On the principals of this discovery the humans and Dragonborn sent forth expedition parties to claim the frontiers and mine these valuable places for their resources. The dwarves caught wind of the nearby mining effort and claimed that they had a right to the earth – they had always toiled in the caves on the coast and the Dragonborn had thanked them for it.
The Dragonborn ruthlessly tried to enslave the dwarven nation, and a civil war ensued. The humans and dwarves for the most part turned against the Dragonborn citadel and the citadel of Bliston was destroyed. However the Dragonborn uprooted and with overwhelming magic and might obliterated the dwarven village and rebuilt – Blistonia, the new citadel. The mining effort mostly forgotten by the dragonborn in their effort to rebuild, the humans and dwarves settled in to what is now known as Mining Town.
A decade of this civil unrest continued, but in after the Dragonborn leader was assassinated in a circumstance that was never properly documented, Kiithugn Jeffar laid it on his name to make peace. He taught the dwarves magic as an apology for the crimes his kind had committed on theirs. He shared with humans the knowledge of farming and husbandry and how to make the finer foods like the Dragonborn had. People flocked to him, and he was a natural leader. A settlement erected itself around the citadel of Blistonia and became what is now known today as Blistonia City. The races were starting to live in a harmony where knowledge was a treasure to be shared.
However, Kiithugn Jeffar was not done. His aspirations for peace aside, he wanted to further advance the college of magic. He began taking greater risks, and getting less and less sleeps. There are whole tomes written in his hand in this library, oh yes. Many are illegible because he had magically encrypted them, or perhaps was so mad in his ramblings that he was scribing only as a means to conduit his thought.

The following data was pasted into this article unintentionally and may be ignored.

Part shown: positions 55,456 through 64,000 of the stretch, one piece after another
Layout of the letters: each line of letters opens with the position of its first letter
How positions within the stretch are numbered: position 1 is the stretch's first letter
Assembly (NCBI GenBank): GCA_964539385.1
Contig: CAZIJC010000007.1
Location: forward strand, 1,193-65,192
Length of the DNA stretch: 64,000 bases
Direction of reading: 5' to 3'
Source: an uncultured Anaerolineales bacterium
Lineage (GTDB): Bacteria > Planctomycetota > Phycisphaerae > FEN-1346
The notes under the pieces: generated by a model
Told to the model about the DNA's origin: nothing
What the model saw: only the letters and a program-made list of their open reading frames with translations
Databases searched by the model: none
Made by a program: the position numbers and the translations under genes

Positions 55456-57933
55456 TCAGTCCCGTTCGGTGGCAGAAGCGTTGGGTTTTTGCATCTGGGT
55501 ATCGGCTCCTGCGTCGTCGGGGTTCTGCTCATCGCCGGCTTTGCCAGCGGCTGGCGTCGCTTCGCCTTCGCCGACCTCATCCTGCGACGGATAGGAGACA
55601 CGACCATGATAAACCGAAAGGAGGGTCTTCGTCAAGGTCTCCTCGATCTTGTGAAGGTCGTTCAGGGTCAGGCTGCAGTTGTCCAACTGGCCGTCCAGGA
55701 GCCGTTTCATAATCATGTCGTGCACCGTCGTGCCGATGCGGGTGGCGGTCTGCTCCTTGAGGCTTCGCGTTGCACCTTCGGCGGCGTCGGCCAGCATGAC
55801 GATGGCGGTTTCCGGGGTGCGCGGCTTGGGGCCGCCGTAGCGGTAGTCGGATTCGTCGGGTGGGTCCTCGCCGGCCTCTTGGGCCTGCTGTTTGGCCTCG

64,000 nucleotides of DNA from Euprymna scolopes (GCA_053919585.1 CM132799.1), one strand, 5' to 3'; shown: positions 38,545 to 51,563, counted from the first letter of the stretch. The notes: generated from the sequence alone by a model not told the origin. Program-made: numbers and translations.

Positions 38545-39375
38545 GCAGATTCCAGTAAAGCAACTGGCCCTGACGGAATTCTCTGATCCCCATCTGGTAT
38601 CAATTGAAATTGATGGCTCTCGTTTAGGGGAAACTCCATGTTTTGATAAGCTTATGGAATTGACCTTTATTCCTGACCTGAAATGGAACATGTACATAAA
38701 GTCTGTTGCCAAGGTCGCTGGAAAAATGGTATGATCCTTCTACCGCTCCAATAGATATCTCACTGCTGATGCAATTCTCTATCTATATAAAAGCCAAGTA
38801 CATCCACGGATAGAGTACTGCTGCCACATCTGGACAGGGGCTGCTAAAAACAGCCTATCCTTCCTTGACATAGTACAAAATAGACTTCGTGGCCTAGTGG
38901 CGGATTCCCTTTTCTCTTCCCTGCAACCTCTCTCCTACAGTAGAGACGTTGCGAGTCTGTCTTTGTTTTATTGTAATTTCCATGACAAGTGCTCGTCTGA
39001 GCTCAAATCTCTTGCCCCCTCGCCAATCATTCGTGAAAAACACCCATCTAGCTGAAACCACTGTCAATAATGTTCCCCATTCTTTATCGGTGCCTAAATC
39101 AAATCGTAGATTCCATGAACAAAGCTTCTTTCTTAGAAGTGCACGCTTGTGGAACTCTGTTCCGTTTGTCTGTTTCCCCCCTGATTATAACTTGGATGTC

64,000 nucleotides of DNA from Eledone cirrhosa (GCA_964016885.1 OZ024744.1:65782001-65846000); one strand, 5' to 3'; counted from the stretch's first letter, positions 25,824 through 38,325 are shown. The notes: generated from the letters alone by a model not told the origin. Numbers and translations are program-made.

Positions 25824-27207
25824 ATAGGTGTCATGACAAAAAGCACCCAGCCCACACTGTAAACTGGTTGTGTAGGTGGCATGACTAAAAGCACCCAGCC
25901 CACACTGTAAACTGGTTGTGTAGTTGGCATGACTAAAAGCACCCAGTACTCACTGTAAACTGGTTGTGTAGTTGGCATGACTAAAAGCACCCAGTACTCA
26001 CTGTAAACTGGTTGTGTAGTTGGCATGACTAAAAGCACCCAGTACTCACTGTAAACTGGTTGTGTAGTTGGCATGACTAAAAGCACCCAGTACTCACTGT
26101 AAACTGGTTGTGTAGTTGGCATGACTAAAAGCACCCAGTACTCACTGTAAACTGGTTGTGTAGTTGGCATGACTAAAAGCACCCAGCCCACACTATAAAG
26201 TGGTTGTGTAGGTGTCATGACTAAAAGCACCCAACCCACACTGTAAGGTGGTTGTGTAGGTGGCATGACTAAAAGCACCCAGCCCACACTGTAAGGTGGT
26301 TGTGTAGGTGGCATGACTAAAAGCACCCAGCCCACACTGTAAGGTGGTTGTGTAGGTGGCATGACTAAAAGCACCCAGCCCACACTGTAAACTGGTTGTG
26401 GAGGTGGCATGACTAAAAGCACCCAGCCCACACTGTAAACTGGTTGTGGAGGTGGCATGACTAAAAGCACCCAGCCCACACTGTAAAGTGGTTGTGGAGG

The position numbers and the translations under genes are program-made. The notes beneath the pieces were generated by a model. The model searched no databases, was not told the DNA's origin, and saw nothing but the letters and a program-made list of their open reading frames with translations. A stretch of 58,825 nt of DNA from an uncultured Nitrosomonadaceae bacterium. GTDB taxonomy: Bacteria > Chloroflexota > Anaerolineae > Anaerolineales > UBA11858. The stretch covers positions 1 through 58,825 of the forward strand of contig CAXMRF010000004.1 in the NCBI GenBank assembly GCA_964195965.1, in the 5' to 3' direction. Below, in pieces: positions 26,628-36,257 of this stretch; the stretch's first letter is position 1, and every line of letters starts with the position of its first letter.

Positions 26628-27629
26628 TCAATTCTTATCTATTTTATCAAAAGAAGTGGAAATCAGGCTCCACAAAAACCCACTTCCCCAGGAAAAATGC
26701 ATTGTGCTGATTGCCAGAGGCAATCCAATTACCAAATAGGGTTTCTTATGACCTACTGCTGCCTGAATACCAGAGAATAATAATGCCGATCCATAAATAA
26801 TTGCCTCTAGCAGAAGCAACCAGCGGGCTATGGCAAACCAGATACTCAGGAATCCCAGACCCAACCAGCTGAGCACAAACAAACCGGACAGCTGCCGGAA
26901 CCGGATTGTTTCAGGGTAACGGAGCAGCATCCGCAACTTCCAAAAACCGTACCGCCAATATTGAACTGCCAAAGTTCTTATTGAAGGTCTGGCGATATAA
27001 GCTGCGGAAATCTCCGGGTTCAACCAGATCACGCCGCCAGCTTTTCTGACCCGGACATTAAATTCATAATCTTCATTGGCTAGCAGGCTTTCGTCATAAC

He was killed in a link with 5 other mages, where they sought to join all of the schools of magic together and commune with the gods. The greatest mages, Human and Dragonborn alike were severed from their souls when the psychic link between them was stretched too thin and snapped. There were, and still are many things in this library and in Kiithugn’s college that are unexplained and mages have dedicated their lives to rediscovering the works of Kiithugn.
Several hundred years pass under the next two rulers, who neither do anything great nor anything horrible. They were kings, and books were writ about them but those books go unread, for lack of intrigue. The Blistonia City grows larger and the populous grows with it. The Mill is built and the Mines are prosperous. The city of Yurt burns down and the rest of the northerners immagrate to Blistonia City. The barbarian villages to the south are asked to come work for the Blistonian government – paid food and shelter to help with the hunting and gathering to support the city. It becomes a Socialist nation, built on one city, with one countryside and no other apparent civilisations anywhere to be seen. A police force is created to protect the people from themselves, magic is encouraged and the city grows and grows.
Now only 30 years ago, and the first fisherman sees a sail on the horizon. Records in many parchments quote him – “I thought I was still drunk – it appeared to be a cloud like none other I had ever seen. And it floated with such grace! Then I recognised it for what it was – a Ship sail!”. The fisher crew finished unloading their haul and set out with two other boats to greet their new visitors. Halfway out of the bay they realised it was not one boat but 3. Past the bay they realised it was not 3 but 30. By the time dread had fully settled in they were looking at more ships than any recount could tell. It was in upwards of 100 by most written records, although survivors of that first day will tell you nay, it must have been in the thousands.
So there’s your brief history of our lovely nation. Not a little bit too bloody, and a wonderful tale in all. There’s a lot to read about the war of course – nothing makes for a good book like war! And on Kiithugn Jeffar there are endless parchments, scrolls and otherwise speculative materials. I suppose it’s up to you what you want to read about next?